There are countless studies to tell us that a clutter free environment can benefit our mental health and state of mind. This goes double for those individuals who have been diagnosed with ADHD (Attention-Deficit/Hyperactivity Disorder). However, people who have ADHD often struggle to find a balance with maintaining clutter. Today we’re going to dive into this important topic and cover some of the ways ADHD and clutter go hand in hand and what you can do to find and create balance that works.
ADHD and our external environment
Because the ADHD brain is very quick to move on from task to task, often without completing tasks, this internal impulsiveness can often can have an effect on the spaces we live in. For example, items being left out, things shifting from room to room, and half-done tasks leading to half-tidy homes.
The important thing to remember with this is that there is no shame in it. So often people who have ADHD see their clutter as a personal failure, or use it as a reason to beat themselves up about their shortcomings. One of the best things you can do for your mental health is to accept that little messes like this will happen from time to time. It’s not a big deal, and it doesn’t mean anything about your charecter. Get the Mini Guide to Decluttering with ADHD.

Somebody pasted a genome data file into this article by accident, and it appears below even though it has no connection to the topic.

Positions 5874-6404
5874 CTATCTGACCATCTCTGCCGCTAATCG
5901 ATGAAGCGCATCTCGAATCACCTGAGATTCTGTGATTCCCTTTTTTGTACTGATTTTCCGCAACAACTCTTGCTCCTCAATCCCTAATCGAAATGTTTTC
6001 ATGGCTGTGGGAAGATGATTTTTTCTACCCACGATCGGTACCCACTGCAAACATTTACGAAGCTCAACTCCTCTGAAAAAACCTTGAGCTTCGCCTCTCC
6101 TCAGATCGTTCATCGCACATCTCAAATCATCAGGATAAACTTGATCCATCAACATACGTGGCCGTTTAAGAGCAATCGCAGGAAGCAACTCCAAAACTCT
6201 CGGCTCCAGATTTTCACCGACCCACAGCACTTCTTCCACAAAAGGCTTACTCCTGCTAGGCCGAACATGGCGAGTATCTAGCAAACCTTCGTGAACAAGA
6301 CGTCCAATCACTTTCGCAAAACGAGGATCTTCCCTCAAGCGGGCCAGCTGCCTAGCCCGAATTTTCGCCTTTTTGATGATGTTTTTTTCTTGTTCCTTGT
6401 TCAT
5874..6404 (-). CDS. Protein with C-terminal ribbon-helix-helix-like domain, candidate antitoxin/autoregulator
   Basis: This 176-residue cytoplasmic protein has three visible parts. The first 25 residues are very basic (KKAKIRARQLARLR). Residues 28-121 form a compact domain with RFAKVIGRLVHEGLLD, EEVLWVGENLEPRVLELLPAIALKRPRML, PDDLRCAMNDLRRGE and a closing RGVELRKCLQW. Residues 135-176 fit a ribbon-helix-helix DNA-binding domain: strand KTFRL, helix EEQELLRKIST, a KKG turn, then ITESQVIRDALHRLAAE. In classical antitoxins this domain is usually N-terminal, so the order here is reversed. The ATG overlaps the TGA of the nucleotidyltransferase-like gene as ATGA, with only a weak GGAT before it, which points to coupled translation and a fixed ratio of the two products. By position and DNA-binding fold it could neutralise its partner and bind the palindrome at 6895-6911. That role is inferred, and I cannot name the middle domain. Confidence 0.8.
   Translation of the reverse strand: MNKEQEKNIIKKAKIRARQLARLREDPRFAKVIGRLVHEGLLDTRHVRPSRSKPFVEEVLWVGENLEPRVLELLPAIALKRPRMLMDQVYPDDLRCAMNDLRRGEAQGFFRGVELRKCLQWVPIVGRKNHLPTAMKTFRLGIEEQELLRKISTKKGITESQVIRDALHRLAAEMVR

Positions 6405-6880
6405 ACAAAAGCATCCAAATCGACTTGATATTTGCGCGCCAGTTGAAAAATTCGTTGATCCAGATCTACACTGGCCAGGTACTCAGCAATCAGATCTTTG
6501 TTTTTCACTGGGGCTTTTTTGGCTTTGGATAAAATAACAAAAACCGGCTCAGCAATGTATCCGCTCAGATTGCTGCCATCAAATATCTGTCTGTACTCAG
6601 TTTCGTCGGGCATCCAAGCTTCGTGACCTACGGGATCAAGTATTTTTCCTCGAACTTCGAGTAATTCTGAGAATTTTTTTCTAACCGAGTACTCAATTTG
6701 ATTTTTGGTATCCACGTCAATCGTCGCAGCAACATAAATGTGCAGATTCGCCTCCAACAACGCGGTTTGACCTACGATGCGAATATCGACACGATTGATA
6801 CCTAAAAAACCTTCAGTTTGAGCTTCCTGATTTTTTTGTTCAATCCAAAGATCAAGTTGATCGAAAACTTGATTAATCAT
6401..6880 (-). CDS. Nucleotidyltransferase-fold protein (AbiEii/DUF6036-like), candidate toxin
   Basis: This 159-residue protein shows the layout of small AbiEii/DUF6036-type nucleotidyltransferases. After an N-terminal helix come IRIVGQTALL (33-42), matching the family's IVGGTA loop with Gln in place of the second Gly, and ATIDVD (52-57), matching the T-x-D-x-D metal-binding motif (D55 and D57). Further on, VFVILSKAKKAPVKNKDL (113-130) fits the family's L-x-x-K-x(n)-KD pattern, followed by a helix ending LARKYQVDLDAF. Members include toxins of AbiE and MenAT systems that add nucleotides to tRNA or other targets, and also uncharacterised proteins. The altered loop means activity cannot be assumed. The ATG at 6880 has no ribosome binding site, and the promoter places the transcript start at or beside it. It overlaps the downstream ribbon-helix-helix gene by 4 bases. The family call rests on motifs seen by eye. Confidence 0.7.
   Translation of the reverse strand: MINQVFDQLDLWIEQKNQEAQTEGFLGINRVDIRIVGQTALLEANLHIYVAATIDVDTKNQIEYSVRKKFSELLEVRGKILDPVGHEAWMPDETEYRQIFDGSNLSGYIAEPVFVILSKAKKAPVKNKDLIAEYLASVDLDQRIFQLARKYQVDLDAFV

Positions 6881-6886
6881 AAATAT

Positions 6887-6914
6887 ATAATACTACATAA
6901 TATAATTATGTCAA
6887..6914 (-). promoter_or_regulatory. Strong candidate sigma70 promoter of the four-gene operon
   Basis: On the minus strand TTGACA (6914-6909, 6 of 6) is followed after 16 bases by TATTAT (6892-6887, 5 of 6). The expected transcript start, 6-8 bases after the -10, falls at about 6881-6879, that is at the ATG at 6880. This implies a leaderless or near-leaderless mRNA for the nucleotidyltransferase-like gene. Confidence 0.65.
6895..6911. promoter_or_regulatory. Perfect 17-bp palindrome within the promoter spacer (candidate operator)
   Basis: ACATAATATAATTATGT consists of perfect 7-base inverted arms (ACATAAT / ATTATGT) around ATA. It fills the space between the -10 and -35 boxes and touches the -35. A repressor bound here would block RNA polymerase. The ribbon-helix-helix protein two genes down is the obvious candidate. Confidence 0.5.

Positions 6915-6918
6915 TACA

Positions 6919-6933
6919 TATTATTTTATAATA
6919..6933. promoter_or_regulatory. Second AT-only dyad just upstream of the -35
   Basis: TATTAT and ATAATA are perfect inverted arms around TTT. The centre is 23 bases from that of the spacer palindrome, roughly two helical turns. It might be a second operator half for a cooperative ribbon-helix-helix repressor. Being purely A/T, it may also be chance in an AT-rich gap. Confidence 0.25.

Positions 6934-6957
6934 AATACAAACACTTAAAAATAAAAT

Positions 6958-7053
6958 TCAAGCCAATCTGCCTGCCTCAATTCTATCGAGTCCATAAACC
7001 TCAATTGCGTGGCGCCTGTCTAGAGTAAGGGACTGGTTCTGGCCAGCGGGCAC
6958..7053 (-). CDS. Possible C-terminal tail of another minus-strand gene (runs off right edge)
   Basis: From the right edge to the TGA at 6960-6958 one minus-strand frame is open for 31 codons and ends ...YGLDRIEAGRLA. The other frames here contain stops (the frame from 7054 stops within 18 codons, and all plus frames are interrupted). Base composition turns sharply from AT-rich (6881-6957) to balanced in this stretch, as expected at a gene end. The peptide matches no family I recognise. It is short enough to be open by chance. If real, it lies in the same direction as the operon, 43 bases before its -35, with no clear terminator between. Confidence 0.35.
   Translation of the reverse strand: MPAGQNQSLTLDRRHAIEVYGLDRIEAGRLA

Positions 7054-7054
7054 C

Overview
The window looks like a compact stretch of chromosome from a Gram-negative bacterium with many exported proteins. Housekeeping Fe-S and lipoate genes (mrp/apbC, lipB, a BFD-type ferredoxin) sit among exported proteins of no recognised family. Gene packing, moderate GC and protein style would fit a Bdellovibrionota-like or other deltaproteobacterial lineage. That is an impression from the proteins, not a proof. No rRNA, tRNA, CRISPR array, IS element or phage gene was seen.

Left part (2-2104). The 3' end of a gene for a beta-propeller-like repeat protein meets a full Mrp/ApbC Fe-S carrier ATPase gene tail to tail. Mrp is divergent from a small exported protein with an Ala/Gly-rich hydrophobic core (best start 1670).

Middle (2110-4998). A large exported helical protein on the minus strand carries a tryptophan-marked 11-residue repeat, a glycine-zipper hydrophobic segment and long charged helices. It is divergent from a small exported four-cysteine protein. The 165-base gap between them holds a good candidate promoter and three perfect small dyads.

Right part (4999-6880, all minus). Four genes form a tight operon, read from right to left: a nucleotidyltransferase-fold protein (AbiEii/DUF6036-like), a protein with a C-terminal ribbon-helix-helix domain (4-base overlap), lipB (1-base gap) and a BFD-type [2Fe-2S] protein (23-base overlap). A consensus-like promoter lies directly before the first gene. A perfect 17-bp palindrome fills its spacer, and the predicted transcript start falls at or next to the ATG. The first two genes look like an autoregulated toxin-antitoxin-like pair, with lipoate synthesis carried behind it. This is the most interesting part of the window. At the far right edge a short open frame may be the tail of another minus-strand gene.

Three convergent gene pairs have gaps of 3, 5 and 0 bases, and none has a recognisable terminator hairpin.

The clutter cycle
As we mentioned earlier, people with ADHD often have a tougher time managing clutter, while being one of the groups of people that benefit the most from a decluttered space.
Because individuals with ADHD already have very busy brains, an overly busy environment can be distracting, and can lead to increased difficulty when it comes to focusing and getting things done.
When our space is in chaos, it can be difficult to find the things we are looking for, making basic every day decisions more challenging. The visual clutter alone can be overstimulating especially in an already stimulated brain. However, the exact opposite can be true…
ADHD and thriving in clutter
It is widely accepted that people with ADHD often tend to be more on the creative side. When using this creativity, having a “cluttered” space can actually be a great sign of productivity. What some might see as a mess, the ADHD brain sees as organized chaos.